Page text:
In my opinion, short sellers are the vultures of the stock market, feasting upon the rotted remains of businesses that have failed. Regarding Tesla, which many hoped would fail, they don’t care about the bigger picture or the fact that carbon is contributing to an increase in climate change. They are just thinking about money.

You can’t deny Australia was on fire recently — a deadly fire that has damaged the ecosystem of an entire continent and poisoned rivers, which led to the killing of fish by the hundreds of thousands. I mean, you can deny these facts, but your personal beliefs as to whether or not they exist don’t negate the fact that they do exist.

Short sellers betting against Tesla and losing badly as they witness a historic rise in the stock and sentiment around the company, may be motivated to go to extreme lengths. In their death throes (metaphorically speaking here), some of them will fight harder. We don’t know the details of the recent NHTSA submissions and petition, but either way, going forward, we can expect more NHTSA complaints and more false claims about Tesla vehicles from people on Twitter tagging the DOJ and the SEC in their tweets. As long as major industries are losing money from Tesla’s rise, there will be large amounts of money and resentment going after the company (and its supporters). Be vigilant. Don’t let misleading claims fool you.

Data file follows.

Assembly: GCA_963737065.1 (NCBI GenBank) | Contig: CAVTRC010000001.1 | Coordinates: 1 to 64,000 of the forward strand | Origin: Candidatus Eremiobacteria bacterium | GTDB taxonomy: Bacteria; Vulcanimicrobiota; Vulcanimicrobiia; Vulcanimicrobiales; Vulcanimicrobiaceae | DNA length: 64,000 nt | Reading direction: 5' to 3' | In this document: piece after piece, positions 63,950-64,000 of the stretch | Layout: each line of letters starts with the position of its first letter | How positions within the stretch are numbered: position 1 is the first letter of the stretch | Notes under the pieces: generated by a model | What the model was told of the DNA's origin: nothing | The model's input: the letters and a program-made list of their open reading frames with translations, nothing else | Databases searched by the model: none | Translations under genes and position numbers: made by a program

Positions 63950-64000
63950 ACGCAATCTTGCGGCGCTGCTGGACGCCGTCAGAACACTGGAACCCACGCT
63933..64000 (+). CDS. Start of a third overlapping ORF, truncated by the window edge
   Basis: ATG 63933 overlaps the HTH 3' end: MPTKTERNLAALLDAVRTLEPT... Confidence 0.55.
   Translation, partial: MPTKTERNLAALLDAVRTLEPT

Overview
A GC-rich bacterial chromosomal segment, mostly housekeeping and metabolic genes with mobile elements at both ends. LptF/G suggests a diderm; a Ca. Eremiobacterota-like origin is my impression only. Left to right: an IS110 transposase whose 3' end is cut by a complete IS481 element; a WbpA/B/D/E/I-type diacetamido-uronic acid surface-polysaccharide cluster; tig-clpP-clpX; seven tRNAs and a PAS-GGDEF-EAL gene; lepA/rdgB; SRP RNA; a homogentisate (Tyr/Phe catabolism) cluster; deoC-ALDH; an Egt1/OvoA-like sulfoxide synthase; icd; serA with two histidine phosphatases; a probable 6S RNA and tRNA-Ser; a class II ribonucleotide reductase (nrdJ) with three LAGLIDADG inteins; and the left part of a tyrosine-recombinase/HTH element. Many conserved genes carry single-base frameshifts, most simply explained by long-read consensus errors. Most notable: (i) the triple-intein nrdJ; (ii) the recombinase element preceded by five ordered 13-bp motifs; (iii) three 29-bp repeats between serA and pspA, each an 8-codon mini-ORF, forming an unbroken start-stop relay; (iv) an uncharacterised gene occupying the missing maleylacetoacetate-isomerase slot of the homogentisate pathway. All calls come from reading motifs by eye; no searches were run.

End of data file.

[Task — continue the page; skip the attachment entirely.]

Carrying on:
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About the Author

Johnna Crider is a Baton Rouge artist, gem and mineral collector, and Tesla shareholder who believes in Elon Musk and Tesla. Elon Musk advised her in 2018 to “Believe in Good.” Tesla is one of many good things to believe in. You can find Johnna on Twitter